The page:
Five Steps to Conquering Fear in the Saddle (And a Bonus Daily Exercise)

Five Steps to Conquering Fear in the Saddle (And a Bonus Daily Exercise)

Whether it’s the fear of falling off, fear of failing, fear of not seeing your distance, or the fear of hurting your horse, fear is real and it's time we open up about it.

As riders, we often feel like we should be tough, resilient and unfazed by painful moments. But trust me, we all feel fear sometimes. In fact, we need fear! Without fear, we would do a lot of stupid things - like going on a hack with a 4-year-old next to a train track, or riding straight into a 1.40 meter class without any experience... you get the idea.

Okay, so we need fear, but what about the day-to-day fear that kicks in just as you approach a jump or that stomach-churning feeling when your horse spooks. Is that something we can let go off? The answer is a resounding YES. Here are 5 steps to letting go of fear and embracing a more confident ride.

1. Accept fear.

A client of mine once asked me, “How can I kill this fear?” My answer: "You can’t and you shouldn’t want to." We need fear to stay alive but we don’t want fear to take over control.

In her latest book Big Magic, Elizabeth Gilbert describes how she deals with fear whenever it kicks in. She says, “Whenever I notice fear kicking in, I have a chat with fear. I tell fear that as it's a part of the family, it can come along for the ride. But it’s only allowed to sit in the back seat, it’s not allowed to look at the map nor suggest where we are going, and its certainly not allowed to get behind the wheel!” In other words, the more you try and get rid of fear, the more it will keep controlling you. But accept that fear comes along for the ride and you can refocus on what you need to do to get to your desired destination. Who knows, you may even have fun along the way.

Related: Cool Your Jets. 4 Tips for Riding Hot Horses.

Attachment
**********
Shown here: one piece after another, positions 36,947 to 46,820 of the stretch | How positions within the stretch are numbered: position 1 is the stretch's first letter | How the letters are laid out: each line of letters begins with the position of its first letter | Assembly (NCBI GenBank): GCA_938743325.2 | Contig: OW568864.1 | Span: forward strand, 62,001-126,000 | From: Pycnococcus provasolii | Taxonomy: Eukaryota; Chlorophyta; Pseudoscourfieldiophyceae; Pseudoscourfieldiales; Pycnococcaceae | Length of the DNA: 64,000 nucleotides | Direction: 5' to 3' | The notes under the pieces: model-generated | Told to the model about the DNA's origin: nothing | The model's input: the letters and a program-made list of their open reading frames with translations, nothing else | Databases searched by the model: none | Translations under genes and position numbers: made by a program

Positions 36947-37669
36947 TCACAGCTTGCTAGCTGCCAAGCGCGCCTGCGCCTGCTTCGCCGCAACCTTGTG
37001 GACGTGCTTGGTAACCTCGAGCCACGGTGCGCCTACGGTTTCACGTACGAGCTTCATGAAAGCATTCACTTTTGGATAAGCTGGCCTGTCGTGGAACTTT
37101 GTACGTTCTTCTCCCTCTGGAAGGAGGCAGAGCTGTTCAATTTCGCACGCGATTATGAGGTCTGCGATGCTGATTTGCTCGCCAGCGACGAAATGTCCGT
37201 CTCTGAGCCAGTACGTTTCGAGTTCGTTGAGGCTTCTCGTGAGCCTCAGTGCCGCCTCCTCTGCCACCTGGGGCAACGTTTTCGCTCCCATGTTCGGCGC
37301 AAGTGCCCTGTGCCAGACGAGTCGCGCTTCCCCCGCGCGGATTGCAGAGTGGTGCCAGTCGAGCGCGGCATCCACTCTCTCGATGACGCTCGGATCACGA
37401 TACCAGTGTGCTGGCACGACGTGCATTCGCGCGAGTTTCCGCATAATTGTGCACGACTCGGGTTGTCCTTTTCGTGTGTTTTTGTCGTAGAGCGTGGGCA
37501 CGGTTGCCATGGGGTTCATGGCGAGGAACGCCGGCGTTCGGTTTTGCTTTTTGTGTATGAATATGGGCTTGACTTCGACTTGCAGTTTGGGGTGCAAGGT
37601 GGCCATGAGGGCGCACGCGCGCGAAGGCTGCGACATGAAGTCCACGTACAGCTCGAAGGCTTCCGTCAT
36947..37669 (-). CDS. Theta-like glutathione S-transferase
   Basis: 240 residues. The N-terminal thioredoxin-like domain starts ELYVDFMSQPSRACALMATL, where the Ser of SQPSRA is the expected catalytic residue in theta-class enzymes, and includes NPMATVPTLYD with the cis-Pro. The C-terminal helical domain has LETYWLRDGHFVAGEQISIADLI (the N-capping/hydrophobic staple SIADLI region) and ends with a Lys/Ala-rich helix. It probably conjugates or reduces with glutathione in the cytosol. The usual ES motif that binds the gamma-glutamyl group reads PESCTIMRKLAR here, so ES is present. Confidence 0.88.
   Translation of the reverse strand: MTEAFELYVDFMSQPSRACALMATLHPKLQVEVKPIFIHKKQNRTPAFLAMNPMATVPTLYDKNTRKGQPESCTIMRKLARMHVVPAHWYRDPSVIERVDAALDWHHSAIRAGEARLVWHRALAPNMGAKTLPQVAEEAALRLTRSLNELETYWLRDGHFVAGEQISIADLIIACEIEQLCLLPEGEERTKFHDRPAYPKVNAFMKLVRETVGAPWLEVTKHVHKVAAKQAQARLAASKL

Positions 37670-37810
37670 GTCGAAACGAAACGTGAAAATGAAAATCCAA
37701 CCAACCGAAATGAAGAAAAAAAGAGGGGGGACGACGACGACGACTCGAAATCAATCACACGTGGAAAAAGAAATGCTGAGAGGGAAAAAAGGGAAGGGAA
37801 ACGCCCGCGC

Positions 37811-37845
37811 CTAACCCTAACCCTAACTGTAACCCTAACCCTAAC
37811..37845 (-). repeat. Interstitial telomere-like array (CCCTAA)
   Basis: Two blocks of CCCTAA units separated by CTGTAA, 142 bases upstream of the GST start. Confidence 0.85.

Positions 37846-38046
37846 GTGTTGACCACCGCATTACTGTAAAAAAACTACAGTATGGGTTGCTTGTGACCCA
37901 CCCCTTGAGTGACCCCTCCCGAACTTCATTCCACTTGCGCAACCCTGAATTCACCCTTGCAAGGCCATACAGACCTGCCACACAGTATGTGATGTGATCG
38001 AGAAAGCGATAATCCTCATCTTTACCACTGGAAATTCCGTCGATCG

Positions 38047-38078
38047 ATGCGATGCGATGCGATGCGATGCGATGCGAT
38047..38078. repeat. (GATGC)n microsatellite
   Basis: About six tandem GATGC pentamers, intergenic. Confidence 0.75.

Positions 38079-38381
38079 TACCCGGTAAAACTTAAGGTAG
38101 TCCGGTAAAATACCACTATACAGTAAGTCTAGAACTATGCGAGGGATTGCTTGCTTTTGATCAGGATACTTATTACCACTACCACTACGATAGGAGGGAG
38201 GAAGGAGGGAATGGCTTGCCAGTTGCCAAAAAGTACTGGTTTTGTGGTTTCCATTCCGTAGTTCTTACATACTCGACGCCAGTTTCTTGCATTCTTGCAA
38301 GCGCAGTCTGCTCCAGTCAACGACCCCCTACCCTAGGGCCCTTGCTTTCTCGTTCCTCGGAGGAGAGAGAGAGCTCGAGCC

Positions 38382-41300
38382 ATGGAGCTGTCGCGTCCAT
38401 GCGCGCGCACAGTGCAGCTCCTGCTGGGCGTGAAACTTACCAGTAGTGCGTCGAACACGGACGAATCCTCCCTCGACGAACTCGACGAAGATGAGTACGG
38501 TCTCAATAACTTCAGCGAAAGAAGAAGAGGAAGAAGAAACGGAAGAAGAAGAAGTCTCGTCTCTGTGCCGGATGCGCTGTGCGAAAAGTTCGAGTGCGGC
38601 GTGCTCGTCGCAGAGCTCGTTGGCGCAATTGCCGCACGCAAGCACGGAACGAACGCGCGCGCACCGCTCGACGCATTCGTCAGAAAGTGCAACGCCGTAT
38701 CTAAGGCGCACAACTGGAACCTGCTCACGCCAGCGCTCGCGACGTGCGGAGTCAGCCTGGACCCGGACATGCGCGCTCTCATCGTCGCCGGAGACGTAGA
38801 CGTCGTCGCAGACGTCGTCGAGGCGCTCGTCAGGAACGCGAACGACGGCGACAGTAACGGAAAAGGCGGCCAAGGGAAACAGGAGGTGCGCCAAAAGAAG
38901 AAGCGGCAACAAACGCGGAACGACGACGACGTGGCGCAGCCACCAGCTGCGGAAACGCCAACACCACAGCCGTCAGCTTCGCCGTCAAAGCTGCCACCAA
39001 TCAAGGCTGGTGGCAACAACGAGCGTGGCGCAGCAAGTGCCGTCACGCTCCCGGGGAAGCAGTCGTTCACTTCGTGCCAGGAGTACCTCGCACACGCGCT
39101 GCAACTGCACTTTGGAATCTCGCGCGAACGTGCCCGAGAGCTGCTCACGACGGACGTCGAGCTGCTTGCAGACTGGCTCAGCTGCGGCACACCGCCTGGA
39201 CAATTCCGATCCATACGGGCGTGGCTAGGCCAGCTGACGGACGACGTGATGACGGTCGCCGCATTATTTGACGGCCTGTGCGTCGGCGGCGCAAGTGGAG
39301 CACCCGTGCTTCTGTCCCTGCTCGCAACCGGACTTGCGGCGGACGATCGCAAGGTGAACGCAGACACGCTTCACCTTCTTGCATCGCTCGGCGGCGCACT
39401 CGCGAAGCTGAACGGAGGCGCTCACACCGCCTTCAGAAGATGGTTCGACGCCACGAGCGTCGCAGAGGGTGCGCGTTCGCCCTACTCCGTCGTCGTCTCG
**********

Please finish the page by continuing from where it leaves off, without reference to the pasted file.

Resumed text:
2. Understand fear.

The first step in conquering fear and regaining confidence is to better understand how fear shows up in your body. For example, what is your first reaction when your horse suddenly bucks or spooks? What about when you ride to a fence and don’t see any distance? Do you get tense in your upper body? Do you freeze and stop riding or perhaps you start pulling on the rains? We respond this way because of the way our brain is wired. Our primal, survival brain takes over, controlling how our body responds in this situation. It’s frustrating because we don’t feel in control whenever this automatic reaction kicks in. The good news is, we can reprogram our mind and body to respond in a better way.

3. Train your brain.

In order to train our brain, we need to quickly calm our nervous system down. This system, which connects the brain with the body, is in charge as to how we respond to fear. Instead of trying to get rid of fear, we want to learn how to quickly relax and focus. Instead of trying to overcome fear when it kicks in at the show, we need to train at home, just like we do with our horses. The best way to do this is to practice a breathing or relaxation exercise every day (for more info check out my Masterclass, where we go in depth on this) or use the breathing exercise below. In case your fear is triggered by a previous accident or trauma, know that you might need a little more support from a professional to first let these memories go.